IDEAS home Printed from https://ideas.repec.org/a/oup/oxecpp/v46y1994i0p857-68.html
   My bibliography  Save this article

The Optimal Time Path of a Carbon Tax

Author

Listed:
  • Ulph, Alistair
  • Ulph, David

Abstract

The authors analyze the optimal time path of a carbon tax when it is recognized that global warming damages are related to the atmospheric stock of CO[subscript]2 and that the stock of fossil fuels is exhaustible. The authors show that some factors cause the carbon tax to rise while others cause it to fall, so no general analytical result emerges. Numerical results suggest that a carbon tax should initially rise and then fall. This contradicts the findings of P. Sinclair (1992), who argued that a carbon tax should be falling; the authors show that this result depends on some implausible features of his model. Copyright 1994 by Royal Economic Society.

Suggested Citation

  • Ulph, Alistair & Ulph, David, 1994. "The Optimal Time Path of a Carbon Tax," Oxford Economic Papers, Oxford University Press, vol. 46(0), pages 857-868, Supplemen.
  • Handle: RePEc:oup:oxecpp:v:46:y:1994:i:0:p:857-68
    as

    Download full text from publisher

    File URL: http://links.jstor.org/sici?sici=0030-7653%28199410%292%3A46%3C857%3ATOTPOA%3E2.0.CO%3B2-N&origin=bc
    File Function: full text
    Download Restriction: Access to full text is restricted to JSTOR subscribers. See http://www.jstor.org for details.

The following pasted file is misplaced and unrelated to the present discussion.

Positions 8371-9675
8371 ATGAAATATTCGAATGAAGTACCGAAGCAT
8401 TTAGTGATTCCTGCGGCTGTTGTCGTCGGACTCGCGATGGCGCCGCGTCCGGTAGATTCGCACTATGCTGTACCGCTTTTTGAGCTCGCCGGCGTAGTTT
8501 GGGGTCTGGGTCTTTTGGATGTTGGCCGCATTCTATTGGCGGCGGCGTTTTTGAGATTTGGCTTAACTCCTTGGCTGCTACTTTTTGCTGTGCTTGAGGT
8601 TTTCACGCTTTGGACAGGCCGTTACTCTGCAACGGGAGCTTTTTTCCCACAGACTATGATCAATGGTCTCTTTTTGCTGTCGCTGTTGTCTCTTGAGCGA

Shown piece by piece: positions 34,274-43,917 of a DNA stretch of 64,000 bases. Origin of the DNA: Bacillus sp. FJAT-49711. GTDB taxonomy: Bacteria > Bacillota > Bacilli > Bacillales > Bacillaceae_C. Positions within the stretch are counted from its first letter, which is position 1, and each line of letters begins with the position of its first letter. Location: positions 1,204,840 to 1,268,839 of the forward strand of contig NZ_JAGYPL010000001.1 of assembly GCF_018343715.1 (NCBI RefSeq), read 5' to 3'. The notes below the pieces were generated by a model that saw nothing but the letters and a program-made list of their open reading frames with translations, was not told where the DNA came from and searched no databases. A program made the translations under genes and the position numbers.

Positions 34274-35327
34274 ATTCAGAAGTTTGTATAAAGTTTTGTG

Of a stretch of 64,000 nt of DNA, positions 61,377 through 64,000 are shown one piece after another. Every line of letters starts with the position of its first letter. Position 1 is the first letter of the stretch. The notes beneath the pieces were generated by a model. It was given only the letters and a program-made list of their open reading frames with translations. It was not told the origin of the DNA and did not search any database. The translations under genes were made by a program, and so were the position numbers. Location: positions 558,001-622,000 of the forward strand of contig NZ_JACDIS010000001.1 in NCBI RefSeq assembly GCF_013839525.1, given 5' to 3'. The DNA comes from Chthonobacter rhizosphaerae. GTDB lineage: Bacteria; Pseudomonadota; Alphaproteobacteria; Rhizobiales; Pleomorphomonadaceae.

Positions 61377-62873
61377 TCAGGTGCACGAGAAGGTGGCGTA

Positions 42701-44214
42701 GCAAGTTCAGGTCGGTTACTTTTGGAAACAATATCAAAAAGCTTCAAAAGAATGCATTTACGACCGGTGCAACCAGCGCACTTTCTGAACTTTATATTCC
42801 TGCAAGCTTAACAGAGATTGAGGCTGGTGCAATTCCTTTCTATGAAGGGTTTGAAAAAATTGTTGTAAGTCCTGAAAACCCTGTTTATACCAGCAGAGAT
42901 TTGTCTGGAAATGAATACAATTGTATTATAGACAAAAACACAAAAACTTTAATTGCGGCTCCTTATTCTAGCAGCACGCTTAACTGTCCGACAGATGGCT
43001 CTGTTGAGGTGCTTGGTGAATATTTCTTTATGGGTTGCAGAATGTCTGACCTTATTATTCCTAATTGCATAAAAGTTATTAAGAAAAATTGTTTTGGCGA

As the access to this document is restricted, you may want to search for a different version of it.

    More about this item

    Statistics

    Access and download statistics

    Corrections

    All material on this site has been provided by the respective publishers and authors. You can help correct errors and omissions. When requesting a correction, please mention this item's handle: RePEc:oup:oxecpp:v:46:y:1994:i:0:p:857-68. See general information about how to correct material in RePEc.

    For technical questions regarding this item, or to correct its authors, title, abstract, bibliographic or download information, contact: (Oxford University Press) or (Christopher F. Baum). General contact details of provider: https://academic.oup.com/oep .

    If you have authored this item and are not yet registered with RePEc, we encourage you to do it here. This allows to link your profile to this item. It also allows you to accept potential citations to this item that we are uncertain about.

    We have no references for this item. You can help adding them by using this form .

    If you know of missing items citing this one, you can help us creating those links by adding the relevant references in the same way as above, for each refering item. If you are a registered author of this item, you may also want to check the "citations" tab in your RePEc Author Service profile, as there may be some citations waiting for confirmation.

    Please note that corrections may take a couple of weeks to filter through the various RePEc services.

    IDEAS is a RePEc service hosted by the Research Division of the Federal Reserve Bank of St. Louis . RePEc uses bibliographic data supplied by the respective publishers.